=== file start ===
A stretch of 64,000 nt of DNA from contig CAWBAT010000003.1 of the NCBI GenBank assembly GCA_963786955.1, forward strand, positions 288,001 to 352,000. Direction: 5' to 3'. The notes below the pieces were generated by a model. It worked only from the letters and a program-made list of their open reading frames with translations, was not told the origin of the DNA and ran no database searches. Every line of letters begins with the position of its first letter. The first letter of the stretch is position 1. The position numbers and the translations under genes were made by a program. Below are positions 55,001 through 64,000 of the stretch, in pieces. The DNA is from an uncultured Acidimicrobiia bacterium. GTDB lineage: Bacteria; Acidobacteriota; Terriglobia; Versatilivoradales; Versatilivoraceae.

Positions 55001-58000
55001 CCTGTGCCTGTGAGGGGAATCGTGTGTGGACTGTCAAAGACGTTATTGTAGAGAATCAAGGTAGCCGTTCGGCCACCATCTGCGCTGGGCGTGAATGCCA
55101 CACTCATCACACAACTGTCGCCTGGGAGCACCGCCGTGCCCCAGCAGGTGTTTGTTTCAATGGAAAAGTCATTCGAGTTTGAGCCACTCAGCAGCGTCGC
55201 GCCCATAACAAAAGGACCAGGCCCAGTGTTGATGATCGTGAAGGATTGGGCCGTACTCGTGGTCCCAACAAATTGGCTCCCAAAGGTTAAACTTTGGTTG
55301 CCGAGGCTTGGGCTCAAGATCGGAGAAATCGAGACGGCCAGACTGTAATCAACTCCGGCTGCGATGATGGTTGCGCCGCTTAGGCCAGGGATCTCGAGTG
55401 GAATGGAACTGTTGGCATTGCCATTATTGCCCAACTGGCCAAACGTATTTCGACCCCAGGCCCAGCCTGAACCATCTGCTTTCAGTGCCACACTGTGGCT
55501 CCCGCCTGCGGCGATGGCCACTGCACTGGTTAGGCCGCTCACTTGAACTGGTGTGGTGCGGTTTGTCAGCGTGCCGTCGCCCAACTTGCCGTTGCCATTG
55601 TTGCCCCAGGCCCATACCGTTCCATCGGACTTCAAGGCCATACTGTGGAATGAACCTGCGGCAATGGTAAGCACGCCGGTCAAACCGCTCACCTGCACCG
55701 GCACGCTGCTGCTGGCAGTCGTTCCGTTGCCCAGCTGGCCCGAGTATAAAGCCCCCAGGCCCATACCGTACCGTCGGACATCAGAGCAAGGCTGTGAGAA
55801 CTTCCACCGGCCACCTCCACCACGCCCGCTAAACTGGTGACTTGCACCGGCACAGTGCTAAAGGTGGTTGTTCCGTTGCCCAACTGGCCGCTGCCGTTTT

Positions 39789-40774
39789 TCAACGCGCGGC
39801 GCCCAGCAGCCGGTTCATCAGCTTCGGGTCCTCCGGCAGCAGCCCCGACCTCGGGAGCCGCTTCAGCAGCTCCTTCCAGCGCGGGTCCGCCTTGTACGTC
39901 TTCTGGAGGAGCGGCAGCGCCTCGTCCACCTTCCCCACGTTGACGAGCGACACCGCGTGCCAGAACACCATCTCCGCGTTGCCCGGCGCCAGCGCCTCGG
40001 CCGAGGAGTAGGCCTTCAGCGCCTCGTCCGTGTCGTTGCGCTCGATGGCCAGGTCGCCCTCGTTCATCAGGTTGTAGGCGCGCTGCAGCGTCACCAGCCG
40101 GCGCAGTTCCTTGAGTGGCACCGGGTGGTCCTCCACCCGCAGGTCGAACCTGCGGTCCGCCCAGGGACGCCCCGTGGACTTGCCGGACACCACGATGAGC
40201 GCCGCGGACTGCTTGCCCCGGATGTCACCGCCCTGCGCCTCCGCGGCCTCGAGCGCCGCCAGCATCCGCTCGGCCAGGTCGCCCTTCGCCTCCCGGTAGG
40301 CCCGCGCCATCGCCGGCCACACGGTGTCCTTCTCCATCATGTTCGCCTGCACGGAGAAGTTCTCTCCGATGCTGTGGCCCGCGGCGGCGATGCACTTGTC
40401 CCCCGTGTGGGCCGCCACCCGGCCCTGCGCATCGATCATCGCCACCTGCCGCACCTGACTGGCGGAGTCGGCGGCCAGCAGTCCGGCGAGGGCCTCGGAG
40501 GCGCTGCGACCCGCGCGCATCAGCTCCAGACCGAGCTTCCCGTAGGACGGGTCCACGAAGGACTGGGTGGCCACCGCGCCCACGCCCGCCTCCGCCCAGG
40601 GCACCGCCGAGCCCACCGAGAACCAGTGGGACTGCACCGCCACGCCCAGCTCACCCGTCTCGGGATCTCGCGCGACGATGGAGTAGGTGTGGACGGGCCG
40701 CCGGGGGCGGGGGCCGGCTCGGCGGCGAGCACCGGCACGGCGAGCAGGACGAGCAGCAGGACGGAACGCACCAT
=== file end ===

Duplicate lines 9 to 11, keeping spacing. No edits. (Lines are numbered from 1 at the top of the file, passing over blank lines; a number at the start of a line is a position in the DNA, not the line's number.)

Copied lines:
55601 TTGCCCCAGGCCCATACCGTTCCATCGGACTTCAAGGCCATACTGTGGAATGAACCTGCGGCAATGGTAAGCACGCCGGTCAAACCGCTCACCTGCACCG
55701 GCACGCTGCTGCTGGCAGTCGTTCCGTTGCCCAGCTGGCCCGAGTATAAAGCCCCCAGGCCCATACCGTACCGTCGGACATCAGAGCAAGGCTGTGAGAA
55801 CTTCCACCGGCCACCTCCACCACGCCCGCTAAACTGGTGACTTGCACCGGCACAGTGCTAAAGGTGGTTGTTCCGTTGCCCAACTGGCCGCTGCCGTTTT